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Effects of buprenorphine on nociception and spontaneous locomotor activity in horses

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  • 1 School of Veterinary Medicine and Animal Science, University of São Paulo State, Botucatu, Brazil 18618-000
  • | 2 School of Veterinary Medicine and Animal Science, University of São Paulo State, Botucatu, Brazil 18618-000
  • | 3 Faculdade de Ciências Agrárias e Veterinárias, Universidade Estadual Paulista, Jaboticabal, Brazil 14884-900
  • | 4 Faculdade de Ciências Agrárias e Veterinárias, Universidade Estadual Paulista, Jaboticabal, Brazil 14884-900

Abstract

Objective—To investigate spontaneous locomotor activity (SLA) and antinociceptive effects of buprenorphine in horses.

Animals—6 healthy adult horses.

Procedures—Horses received each of 3 treatments (10 mL of saline [0.9% NaCl] solution, 5 μg of buprenorphine/kg, or 10 μg of buprenorphine/kg).Treatments were administered IV. Order of treatments was randomized, and there was a 10-day interval between subsequent treatments. Spontaneous locomotor activity was investigated in a behavioral box by use of infrared photoelectric sensors connected to a computer, which detected movement of each horse. Antinociceptive effect was investigated by hoof-withdrawal reflex latency (HWRL) and skin-twitching reflex latency (STRL) after painful stimulation with a heat lamp.

Results—Moderate excitement was observed in all horses from 5 to 10 minutes after the administration of both dosages of buprenorphine. The SLA increased significantly for 6 and 14 hours after IV administration of 5 and 10 μg of buprenorphine/kg, respectively. Values for HWRL increased significantly only at 30 minutes after injection of 5 μg of buprenorphine/kg, whereas STRL and HWRL each increased significantly from 1 to 6 hours (except at 2 and 4 hours) and 11 hours, respectively, after injection of 10 μg of buprenorphine/kg.

Conclusions and Clinical Relevance—IV injection of buprenorphine caused a dose-dependent increase in SLA, but only the dose of 10 μg/kg induced analgesia on the basis of results for the experimental method used.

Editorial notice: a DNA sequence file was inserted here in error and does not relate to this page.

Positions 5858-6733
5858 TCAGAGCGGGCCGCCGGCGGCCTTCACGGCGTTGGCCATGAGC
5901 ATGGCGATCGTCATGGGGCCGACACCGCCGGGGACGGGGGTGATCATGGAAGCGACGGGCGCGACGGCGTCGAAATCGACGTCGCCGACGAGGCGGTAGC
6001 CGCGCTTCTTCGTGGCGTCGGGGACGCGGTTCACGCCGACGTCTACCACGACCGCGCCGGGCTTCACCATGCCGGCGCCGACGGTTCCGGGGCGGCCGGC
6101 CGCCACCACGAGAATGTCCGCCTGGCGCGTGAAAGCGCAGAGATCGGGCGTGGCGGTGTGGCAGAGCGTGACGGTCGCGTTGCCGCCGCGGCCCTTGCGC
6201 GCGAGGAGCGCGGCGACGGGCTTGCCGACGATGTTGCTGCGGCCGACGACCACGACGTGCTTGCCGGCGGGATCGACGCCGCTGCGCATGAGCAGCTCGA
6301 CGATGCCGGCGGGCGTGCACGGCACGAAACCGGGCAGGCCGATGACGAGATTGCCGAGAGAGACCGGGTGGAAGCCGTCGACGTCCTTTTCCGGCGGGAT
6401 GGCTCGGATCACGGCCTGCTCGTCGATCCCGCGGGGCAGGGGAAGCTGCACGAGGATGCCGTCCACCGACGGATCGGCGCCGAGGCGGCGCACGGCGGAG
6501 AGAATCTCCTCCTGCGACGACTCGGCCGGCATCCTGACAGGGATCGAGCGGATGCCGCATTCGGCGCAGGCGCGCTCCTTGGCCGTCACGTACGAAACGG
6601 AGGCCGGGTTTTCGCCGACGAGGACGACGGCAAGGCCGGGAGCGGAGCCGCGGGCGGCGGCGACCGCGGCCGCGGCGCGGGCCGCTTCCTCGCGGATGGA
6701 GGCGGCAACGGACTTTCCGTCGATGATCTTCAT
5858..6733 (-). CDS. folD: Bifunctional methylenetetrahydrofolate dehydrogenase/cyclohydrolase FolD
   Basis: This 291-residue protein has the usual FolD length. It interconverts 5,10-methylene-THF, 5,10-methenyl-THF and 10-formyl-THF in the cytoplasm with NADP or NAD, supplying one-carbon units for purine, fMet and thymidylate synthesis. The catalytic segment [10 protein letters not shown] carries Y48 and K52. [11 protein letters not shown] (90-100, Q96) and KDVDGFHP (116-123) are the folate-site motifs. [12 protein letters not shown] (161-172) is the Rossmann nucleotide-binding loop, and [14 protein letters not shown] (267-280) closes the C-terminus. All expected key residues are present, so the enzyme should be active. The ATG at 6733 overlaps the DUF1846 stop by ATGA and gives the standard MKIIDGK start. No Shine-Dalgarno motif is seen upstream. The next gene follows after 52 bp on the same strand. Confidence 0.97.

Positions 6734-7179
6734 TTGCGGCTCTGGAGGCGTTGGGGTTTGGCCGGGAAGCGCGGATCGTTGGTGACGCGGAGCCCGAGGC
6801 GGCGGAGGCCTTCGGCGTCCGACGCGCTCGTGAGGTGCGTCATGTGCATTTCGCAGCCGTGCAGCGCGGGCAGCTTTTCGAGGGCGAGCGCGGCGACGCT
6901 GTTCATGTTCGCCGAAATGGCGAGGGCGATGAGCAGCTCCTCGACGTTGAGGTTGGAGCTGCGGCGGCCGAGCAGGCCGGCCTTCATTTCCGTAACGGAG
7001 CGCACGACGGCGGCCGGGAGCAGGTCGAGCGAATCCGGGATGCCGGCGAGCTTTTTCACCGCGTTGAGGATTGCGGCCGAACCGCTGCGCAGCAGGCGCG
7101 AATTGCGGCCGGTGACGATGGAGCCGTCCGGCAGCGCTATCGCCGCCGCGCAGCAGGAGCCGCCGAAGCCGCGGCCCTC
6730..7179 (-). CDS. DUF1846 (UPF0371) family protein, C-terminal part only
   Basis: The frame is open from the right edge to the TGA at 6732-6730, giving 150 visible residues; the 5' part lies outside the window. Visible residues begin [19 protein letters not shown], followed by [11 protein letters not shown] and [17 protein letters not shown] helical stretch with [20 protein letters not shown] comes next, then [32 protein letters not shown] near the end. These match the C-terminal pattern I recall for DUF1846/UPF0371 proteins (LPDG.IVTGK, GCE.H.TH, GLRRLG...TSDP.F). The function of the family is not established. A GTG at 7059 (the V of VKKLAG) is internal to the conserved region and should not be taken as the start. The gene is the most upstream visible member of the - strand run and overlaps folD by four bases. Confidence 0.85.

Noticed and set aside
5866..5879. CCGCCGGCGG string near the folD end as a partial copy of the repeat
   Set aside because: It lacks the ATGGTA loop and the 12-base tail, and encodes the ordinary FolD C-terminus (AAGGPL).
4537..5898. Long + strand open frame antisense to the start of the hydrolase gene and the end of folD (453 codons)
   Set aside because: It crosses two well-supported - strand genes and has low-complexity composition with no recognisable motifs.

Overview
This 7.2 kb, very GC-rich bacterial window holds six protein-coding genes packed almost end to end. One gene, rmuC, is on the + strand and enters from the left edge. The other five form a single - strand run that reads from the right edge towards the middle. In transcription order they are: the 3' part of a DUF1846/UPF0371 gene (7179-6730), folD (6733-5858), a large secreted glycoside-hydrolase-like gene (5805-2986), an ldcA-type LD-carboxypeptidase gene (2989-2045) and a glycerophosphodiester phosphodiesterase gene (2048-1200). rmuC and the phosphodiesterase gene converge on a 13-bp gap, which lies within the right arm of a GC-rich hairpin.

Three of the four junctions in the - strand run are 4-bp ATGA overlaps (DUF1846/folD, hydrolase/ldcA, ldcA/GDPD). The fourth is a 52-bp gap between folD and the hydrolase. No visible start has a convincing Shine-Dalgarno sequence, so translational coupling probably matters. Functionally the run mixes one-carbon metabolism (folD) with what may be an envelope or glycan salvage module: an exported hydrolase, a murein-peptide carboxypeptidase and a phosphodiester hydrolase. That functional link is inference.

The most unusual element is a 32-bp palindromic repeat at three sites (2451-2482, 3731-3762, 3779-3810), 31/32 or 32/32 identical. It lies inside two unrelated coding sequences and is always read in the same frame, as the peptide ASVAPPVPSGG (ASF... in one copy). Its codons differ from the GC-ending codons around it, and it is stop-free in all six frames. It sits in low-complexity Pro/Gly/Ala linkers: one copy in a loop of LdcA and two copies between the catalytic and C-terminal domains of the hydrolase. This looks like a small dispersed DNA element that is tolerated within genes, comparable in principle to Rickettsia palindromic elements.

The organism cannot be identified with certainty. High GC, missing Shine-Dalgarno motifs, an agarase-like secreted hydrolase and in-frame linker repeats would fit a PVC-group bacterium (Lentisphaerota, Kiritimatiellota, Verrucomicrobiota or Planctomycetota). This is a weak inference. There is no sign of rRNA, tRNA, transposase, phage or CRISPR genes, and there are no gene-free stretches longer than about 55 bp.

Abstract

Objective—To investigate spontaneous locomotor activity (SLA) and antinociceptive effects of buprenorphine in horses.

Animals—6 healthy adult horses.

Procedures—Horses received each of 3 treatments (10 mL of saline [0.9% NaCl] solution, 5 μg of buprenorphine/kg, or 10 μg of buprenorphine/kg).Treatments were administered IV. Order of treatments was randomized, and there was a 10-day interval between subsequent treatments. Spontaneous locomotor activity was investigated in a behavioral box by use of infrared photoelectric sensors connected to a computer, which detected movement of each horse. Antinociceptive effect was investigated by hoof-withdrawal reflex latency (HWRL) and skin-twitching reflex latency (STRL) after painful stimulation with a heat lamp.

Results—Moderate excitement was observed in all horses from 5 to 10 minutes after the administration of both dosages of buprenorphine. The SLA increased significantly for 6 and 14 hours after IV administration of 5 and 10 μg of buprenorphine/kg, respectively. Values for HWRL increased significantly only at 30 minutes after injection of 5 μg of buprenorphine/kg, whereas STRL and HWRL each increased significantly from 1 to 6 hours (except at 2 and 4 hours) and 11 hours, respectively, after injection of 10 μg of buprenorphine/kg.

Conclusions and Clinical Relevance—IV injection of buprenorphine caused a dose-dependent increase in SLA, but only the dose of 10 μg/kg induced analgesia on the basis of results for the experimental method used.

Contributor Notes

Dr. Carregaro's present address is Departamento de Clínica de Pequenos Animais, Universidade Federal de Santa Maria, Santa Maria, Brazil 97105-900.

Support for the first author was provided by Coordenação de Aperfeiçoamento de Pessoal de Nível Superior.

This manuscript represents a portion of a thesis submitted by the first author to the School of Medicine, Universidad Estadual Paulista for the PhD degree.

Address correspondence to Dr. Carregaro.